Hyperion – gotta go


Hyperion (Hyperion Cantos, #1)Hyperion by Dan Simmons
My rating: 2 of 5 stars

I usually give a book a max of 100 pages to get me hooked. This one I gave ~150 pages to and it just wasn’t doing it. I had just finished Simmons’s Song of Kali, and that was great. His prose is very strong and I respect him very highly as an author. This just wasn’t something I was overly fond of. I’m not disregarding him as an author and I’m sure I will go to some of his other books, but this particular one has to go down now.

Reasons:
1. Plot wasn’t strong enough up front. The story was alluring. It did have appeal, but it just didn’t grab me. I know this book has a huge following and lots of people love it. I can only speak to myself.

2. Terrific prose, but no real direction: It was sort of like the way I felt about Snow Crash. The writing was a brick to the face – that good. But I just didn’t know where it was going.

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8 thoughts on “Hyperion – gotta go

    • Julia, thanks for the comment. Yeah, everyone’s different in their interests. I had just heard a lot about it, and can only say that it didn’t work for me. You may want to check out what others in your circles think. Best.

  1. Plot wasn’t strong enough up front — really, that’s your complaint? Argh… Sometimes plot can be less important than the general feel, the characters, the strange premise, the wonder of the world…

    • Joachim,
      Great comment. Much appreciated. I am a character freak and agree with you in this. Characters make all the difference in the world. I thought his characters in the book were done fairly well. It was just that there wasn’t a whole lot going on around them. It would be as if someone’s favorite character were Superman. All they do is think about how cool Superman is. But if Superman had nothing going on around him (no one to stop, no evil villain to destroy, no lives to save, etc.) then he’s just a dude in a suit. That’s sort of how I felt about this.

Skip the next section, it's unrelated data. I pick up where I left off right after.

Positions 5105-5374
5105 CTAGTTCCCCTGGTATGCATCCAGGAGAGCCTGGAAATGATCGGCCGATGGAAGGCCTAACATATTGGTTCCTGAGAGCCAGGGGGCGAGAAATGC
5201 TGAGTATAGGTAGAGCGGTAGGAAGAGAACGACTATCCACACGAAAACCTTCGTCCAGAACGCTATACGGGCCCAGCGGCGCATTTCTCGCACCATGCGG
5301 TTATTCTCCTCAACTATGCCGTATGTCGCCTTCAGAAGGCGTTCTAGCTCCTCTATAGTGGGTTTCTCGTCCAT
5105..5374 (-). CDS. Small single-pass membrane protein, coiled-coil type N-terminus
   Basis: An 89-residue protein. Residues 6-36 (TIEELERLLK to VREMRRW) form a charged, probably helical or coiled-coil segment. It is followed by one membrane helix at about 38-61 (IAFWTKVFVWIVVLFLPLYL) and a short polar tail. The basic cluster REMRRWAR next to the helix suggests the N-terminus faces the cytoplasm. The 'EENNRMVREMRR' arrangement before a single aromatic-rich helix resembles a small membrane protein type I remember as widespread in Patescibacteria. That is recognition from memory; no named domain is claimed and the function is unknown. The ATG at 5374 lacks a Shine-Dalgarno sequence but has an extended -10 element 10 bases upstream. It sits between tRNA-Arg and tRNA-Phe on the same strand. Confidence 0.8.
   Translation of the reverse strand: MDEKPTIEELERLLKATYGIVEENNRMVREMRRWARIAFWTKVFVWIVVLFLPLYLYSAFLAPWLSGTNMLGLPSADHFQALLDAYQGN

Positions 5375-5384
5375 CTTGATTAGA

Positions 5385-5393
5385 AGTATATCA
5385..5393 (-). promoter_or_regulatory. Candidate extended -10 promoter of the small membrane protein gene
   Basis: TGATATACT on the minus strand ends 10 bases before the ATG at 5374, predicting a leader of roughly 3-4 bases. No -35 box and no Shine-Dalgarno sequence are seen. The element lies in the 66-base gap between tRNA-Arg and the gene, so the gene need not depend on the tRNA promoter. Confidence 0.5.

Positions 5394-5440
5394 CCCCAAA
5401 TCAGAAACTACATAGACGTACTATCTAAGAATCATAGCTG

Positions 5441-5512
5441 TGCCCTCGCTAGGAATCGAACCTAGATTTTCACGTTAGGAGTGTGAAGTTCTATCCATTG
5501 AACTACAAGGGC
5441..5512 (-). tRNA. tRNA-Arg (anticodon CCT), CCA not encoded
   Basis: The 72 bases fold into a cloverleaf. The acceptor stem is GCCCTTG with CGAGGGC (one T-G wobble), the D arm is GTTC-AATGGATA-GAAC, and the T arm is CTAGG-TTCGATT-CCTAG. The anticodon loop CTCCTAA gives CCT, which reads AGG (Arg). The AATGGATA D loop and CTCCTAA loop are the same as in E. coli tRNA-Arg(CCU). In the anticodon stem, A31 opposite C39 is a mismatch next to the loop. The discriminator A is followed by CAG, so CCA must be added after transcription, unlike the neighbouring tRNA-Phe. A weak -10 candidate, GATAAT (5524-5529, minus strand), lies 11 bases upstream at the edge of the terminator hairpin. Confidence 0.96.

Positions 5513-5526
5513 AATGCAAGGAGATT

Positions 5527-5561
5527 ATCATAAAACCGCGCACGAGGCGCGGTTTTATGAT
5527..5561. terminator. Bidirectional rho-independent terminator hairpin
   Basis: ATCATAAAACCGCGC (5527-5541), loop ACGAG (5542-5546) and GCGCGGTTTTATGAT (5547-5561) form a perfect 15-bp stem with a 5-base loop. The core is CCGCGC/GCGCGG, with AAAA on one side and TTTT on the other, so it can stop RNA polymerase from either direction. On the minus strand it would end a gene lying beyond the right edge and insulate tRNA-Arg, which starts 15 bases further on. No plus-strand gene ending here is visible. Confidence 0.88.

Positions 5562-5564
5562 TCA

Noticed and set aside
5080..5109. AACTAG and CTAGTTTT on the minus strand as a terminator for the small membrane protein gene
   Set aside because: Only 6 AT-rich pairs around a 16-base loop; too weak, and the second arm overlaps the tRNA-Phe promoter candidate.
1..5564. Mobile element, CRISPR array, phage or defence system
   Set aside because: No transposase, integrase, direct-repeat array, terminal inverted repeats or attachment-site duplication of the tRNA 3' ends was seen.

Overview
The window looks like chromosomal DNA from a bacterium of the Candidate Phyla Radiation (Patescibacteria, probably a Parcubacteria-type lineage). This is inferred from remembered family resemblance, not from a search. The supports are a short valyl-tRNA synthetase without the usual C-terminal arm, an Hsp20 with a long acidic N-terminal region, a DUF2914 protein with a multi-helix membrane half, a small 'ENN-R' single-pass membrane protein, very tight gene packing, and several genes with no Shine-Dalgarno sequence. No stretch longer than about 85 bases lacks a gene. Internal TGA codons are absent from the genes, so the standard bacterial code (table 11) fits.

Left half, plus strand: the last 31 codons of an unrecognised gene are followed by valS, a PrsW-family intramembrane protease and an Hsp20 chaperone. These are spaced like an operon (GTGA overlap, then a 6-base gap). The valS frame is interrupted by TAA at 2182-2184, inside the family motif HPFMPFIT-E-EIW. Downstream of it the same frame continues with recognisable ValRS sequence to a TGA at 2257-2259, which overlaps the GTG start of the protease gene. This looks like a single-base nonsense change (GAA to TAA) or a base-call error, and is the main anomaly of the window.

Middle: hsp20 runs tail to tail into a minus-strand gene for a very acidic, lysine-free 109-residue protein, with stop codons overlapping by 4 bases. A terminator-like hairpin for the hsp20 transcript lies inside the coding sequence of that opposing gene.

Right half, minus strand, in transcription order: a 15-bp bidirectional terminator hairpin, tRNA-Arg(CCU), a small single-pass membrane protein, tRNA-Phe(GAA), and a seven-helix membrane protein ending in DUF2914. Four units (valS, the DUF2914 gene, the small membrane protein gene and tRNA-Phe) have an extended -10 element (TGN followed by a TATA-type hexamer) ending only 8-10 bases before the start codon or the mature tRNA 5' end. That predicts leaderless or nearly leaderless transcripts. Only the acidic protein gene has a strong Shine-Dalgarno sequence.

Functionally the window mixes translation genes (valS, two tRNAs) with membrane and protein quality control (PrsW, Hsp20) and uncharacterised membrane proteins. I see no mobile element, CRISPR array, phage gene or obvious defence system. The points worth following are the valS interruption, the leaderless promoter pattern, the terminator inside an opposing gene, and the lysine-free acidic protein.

• But, there IS a trajectory! They are on a pilgrimage (mysterious of course) to see the Shriek. It should be noted that the book was published in two parts — The Fall of Hyperion was meant to be in the same volume. But the publishers thought it was too big. So, in short, you only got part of the book.

      • And each of their stories had plot… plot that helps you understand their characters and how they might indirectly know each other.

        (as you might know the book was modeled on the medieval masterpiece Canterbury Tales — a series of short stories about individuals on a pilgrimage)

        • Joachim – wow! I did not know that at all, but it makes sense. Yes, I concur with you. Each of their stories did have a plot. I kind of felt that once you’re 1/4 of the way into a book, you should be wanting to read the rest of it. I wasn’t there. I wasn’t there because although the writing was good (again, no argument there), and the characters were fleshed, formed, and real (wonderfully done), I thought that the plot, although manifest, did not have that strong of a pull. That’s all. Wasn’t for me. I know that he’s written all of the Hyperion books in the series, but yeah, they just weren’t grabbing me. Thank you for the comments.

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